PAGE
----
Pulse crops are the edible seed of legume crops, and include dry peas and beans, lentils and chickpeas.
India is the largest producer of these pulse crops, followed by Canada. Countries mainly producing beans are Brazil, Myanmar and Mexico, while countries like Canada, China, the US, and to a degree Mexico, produce some of all the pulse crops. Turkey largely produces lentils and chickpeas, while France and Russia are pea-producing countries.
Over the last 10 years, international pulse trade has averaged around 7.4 million tonnes per year. Peas accounted for approximately 42%, with beans at 36%, lentils at 12% and chickpeas at 9% (Pulse Canada, August 22, 2007).
The three main markets for pulses are food, feed, and ingredients. The ingredient market breaks pulses into starch, protein, and fibre that can then be used for food or feed. Canada's pulse consumption as food is small compared to other countries. Canada's pea consumption is estimated at 1% of its total production, while around 19% is used for feed. The demand for pulses for use as food and feed is expected to rise globally. The Canadian ingredient market uses approximately 50,000-70,000 tonnes of pulses processed into flour or its constituent parts.
The use of feed peas in a number of animal rations has proved successful. Peas are rich in protein, lysine, and starch to provide the essential amino acids and energy required by high-producing animals.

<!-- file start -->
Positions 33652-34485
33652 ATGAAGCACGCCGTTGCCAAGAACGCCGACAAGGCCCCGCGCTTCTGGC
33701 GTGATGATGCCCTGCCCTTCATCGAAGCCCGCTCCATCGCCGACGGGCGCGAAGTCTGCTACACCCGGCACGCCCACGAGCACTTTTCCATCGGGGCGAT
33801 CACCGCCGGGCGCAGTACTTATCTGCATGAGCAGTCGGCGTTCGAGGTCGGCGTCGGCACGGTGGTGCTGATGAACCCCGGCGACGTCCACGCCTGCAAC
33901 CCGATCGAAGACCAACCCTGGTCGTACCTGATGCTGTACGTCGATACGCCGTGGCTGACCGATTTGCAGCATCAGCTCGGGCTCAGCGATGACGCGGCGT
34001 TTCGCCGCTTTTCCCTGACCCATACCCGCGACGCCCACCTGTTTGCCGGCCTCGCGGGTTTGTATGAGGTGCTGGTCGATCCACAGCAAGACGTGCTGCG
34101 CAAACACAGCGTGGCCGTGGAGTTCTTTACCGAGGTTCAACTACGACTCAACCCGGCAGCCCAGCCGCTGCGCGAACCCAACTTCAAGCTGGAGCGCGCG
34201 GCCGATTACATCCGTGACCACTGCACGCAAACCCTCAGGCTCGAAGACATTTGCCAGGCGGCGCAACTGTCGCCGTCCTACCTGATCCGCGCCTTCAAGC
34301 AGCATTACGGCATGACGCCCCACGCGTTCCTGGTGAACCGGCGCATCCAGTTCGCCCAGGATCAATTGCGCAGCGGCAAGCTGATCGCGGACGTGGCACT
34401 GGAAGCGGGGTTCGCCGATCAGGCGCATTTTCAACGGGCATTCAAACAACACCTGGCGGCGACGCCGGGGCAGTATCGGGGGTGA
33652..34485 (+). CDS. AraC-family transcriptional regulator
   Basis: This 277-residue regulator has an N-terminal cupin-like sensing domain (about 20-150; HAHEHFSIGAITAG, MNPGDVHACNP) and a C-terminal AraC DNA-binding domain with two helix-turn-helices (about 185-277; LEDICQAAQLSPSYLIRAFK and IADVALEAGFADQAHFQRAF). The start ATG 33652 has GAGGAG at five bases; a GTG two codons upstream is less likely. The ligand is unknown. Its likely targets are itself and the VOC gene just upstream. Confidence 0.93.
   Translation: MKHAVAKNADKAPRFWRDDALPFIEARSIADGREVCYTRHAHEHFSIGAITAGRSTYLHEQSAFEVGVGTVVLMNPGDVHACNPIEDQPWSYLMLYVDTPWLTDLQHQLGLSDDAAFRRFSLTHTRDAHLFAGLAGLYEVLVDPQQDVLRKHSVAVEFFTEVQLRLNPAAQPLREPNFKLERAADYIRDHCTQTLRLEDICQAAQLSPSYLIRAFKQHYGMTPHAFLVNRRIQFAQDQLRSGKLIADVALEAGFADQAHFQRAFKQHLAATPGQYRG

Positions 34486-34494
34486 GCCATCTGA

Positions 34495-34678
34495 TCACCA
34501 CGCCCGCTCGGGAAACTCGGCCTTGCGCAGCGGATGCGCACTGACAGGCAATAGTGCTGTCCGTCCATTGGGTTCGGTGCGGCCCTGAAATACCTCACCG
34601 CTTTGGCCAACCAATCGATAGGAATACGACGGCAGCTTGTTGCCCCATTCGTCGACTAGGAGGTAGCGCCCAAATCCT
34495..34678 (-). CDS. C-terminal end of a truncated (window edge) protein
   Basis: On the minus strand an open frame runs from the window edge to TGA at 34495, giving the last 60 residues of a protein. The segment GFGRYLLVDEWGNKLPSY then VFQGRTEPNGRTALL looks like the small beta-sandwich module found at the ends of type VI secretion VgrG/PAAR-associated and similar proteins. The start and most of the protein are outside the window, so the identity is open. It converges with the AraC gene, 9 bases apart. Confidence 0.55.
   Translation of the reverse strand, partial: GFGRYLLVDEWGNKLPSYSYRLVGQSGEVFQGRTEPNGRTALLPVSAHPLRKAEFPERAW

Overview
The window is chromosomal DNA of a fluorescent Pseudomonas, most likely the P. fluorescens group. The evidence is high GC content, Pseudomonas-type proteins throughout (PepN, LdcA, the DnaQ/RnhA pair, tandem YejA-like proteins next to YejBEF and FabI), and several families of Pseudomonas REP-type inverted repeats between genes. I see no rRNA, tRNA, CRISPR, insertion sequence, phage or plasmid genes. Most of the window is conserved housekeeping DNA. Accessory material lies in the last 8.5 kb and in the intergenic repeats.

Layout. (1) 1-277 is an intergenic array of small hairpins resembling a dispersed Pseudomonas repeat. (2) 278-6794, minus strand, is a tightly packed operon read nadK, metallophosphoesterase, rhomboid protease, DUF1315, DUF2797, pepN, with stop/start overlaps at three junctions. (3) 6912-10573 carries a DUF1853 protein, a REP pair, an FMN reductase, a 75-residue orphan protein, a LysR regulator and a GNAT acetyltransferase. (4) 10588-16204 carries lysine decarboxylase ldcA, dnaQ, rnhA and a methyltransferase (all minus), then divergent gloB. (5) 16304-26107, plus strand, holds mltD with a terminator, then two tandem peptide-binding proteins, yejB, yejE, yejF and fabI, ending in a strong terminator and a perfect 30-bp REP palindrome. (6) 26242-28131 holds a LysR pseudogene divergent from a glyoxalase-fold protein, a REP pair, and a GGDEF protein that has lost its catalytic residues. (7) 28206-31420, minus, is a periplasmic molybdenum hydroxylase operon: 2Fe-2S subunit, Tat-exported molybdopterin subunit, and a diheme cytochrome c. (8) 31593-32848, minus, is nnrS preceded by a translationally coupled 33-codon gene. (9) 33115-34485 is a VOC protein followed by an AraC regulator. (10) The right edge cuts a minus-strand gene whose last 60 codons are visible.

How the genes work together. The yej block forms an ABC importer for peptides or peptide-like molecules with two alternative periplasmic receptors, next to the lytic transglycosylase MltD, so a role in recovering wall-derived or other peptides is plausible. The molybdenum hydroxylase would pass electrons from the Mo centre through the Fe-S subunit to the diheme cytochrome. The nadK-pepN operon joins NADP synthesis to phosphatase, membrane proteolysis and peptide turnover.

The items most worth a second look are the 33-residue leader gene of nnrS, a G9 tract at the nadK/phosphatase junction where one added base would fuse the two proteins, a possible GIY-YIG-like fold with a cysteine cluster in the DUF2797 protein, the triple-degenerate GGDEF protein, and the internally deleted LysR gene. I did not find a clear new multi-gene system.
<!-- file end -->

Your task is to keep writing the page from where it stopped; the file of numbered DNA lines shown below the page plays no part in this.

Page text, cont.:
Pulses are a healthy food choice providing twice the amount of protein of cereal grains, high levels of dietary fibre and important vitamins and minerals. They are a gluten free food and have a low glycemic index (important for people with diabetes). Regular consumption of pulses may reduce the risk of certain diseases.
There are benefits to increasing the use of pulses in crop rotations. They reduce the amount of fertilizer needed due to nitrogen fixation, as well as provide secondary benefits to the soil and crops that follow in rotation. Peas can fix up to 90% of their nitrogen needs, and provide some residual nitrogen for the following crop.
Transportation presents some challenges and opportunities for pulse growers. Product moves by rail on hopper cars, boxcars, containers, or through intermodal terminals to the ports. The pulse industry is concerned about the lack of containers and inability to move product quickly enough to overseas markets. In September 2007, a new container facility opened in Prince Rupert. This will further ease the pressure at the Port of Vancouver, in their capacity to handle special crops and export product more quickly into the Asian market.
Source: Agriculture and Rural Development, Government of Alberta
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